The exurbs of Mechanicsburg look unremarkable, with strip malls and parking lots. Statistically, things get more interesting. It's clear that this place doesn't like too many outsiders. Though all members of the 1980s rock band Poison hailed from here, its population was 4000 in 1900, and just over 8000 today. Underscoring its history, there are recent reports in the local papers of "KKK" graffiti appearing on vehicles owned by residents of "Middle Eastern descent."
In my search for how Asian Americans are faring in this polarized time, I found the Tikka Shack, a stand-alone, single-story building just off the highway. It's actually a franchise, I learn, with a yellow and green logo selling Americanized curries palatable to the western Pennsylvania-born Trump supporters whose signs dominated the area. Walking in hungry for some lunch, I met Chiragh Patel, a young cashier.
Slightly built, agile and over 180 centimeters tall, Patel is built like a lanky cricket bowler -- which he admits to being back in Ahmedabad, Gujarat, also famous as Modi's hometown. Somehow managing to handle the register, the grill and serve all at the same time, and dressed in saffron yellow Tikka Shack merch, Patel offered me a complimentary mango lassi, which I couldn't resist, despite my vegan diet.
Packaged just like those organic juices at more sophisticated New York health stores, the lassi was fantastic. Among the other customers -- all white, all men who were in and out, picking up orders -- the lassi was a clear favorite. Some customers couldn't wait to get to back to their Ford F150s and Dodge Rams and -- their lunch bags filled with samosas and tandoori wraps -- started swigging before they drove off. One rear windscreen was completely stickered with the American Eagle -- how did he check his rearview, I wondered. Patriotism, it seemed, was more important than driving safety.
As I settled down for lunch, Patel told me that he didn't vote because he's not yet a citizen, and even though he has a green card, he claimed not to have a horse in this race. Pointing across the highway to the glass and steel Deloitte office, he explained that most of the accountants inside are South Indian, and most of them are natural Trump supporters. Why? Business policies, he explained, broadly. They love that Trump thinks like an accountant.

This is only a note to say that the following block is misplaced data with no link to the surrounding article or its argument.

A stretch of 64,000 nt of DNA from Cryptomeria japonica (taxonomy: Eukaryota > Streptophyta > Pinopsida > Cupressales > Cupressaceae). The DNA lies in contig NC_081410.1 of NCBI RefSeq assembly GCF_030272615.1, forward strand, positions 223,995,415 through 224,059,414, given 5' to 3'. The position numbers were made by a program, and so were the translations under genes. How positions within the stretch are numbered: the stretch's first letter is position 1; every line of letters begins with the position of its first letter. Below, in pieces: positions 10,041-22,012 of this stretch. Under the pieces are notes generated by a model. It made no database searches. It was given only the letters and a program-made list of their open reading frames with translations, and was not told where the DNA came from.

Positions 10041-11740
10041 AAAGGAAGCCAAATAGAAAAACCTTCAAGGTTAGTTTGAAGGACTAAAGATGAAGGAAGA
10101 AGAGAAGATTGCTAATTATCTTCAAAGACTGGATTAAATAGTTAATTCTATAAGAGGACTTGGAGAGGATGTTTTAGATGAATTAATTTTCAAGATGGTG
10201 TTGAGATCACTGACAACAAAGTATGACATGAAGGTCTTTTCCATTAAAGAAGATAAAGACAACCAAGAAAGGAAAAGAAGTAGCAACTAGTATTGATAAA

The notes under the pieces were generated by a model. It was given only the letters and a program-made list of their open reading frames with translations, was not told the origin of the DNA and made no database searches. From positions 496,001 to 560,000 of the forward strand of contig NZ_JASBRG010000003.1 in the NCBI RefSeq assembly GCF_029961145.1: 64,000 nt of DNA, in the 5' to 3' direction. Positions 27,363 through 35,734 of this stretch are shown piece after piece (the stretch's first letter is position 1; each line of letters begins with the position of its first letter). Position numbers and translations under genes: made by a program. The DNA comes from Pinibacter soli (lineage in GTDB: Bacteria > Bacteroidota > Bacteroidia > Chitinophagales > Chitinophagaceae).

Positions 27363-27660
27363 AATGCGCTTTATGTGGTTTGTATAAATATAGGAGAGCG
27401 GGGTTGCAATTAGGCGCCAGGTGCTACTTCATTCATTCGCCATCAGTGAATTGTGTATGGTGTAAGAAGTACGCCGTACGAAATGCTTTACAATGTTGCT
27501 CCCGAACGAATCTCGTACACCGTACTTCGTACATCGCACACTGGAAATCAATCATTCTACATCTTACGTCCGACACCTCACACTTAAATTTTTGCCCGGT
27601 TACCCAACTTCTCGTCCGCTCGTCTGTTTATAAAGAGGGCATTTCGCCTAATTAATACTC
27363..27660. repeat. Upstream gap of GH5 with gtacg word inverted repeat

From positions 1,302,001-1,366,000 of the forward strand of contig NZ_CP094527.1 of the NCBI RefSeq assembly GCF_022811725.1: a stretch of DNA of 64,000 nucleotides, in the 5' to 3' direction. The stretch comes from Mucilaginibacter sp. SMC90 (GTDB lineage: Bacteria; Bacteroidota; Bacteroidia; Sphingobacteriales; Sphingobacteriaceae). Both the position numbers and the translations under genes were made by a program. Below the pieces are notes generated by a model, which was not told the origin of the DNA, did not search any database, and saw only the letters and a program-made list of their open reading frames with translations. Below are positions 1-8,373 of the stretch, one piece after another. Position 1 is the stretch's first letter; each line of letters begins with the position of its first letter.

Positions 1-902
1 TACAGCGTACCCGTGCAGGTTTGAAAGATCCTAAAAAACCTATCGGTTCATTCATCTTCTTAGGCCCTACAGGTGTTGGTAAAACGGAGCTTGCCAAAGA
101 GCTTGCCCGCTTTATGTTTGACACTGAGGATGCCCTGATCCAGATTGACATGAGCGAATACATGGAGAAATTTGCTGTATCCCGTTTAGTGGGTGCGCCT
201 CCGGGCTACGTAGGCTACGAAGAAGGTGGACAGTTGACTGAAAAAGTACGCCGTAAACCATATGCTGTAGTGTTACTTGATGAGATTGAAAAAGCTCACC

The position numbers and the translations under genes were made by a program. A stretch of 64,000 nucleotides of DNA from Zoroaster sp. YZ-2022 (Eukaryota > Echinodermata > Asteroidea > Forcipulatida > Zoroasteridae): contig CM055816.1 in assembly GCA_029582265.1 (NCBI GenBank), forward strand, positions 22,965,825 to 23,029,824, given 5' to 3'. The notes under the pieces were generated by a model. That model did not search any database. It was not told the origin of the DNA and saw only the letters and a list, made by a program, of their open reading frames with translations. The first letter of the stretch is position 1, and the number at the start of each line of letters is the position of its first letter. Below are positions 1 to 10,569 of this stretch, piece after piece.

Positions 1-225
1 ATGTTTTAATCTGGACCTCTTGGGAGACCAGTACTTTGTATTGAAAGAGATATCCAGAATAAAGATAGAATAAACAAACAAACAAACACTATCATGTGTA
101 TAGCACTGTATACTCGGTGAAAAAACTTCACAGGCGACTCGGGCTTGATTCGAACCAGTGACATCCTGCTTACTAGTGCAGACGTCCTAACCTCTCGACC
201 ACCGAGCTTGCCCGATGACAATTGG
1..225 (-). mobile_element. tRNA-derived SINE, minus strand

What about his younger Indian friends, at the Mechanicsburg Community College, where he studied business? All Trump supporters? Yes, he responded. "Because of the $1,200 he gave us all when COVID started," Patel said, flatly, as he served cardamom tea into a take-away cup. "For us, in Hinduism, money is God. And Trump gives money."
And what about the racism, I ask. I don't make myself clear, on purpose, about whether I'm talking about the local version, or that espoused by some of those still in power in Washington. "Well, what about it?" he snapped back, as he picked my dishes and swept the table clean. "This is America, no?"
Patel seemed unaffected, detached, even mechanical. I was not surprised, for he was a new immigrant, braving through KKK-ridden Mechanicsburg, Pennsylvania. Home both to Little Nepal -- a collection of popular cafes and restaurants run by the Nepalese diaspora -- as well the northernmost battle of the Civil War, which united this great country but left it divided.
I settled my bill, accepted a complimentary tea after my typically feigned but still formal South Asian refusal, and drove on. In my rearview, the Tikka Shack's neon lights came on -- a proud beacon of immigrant choice and entrepreneurial freedom in a place that has varying interpretations of what liberty really means.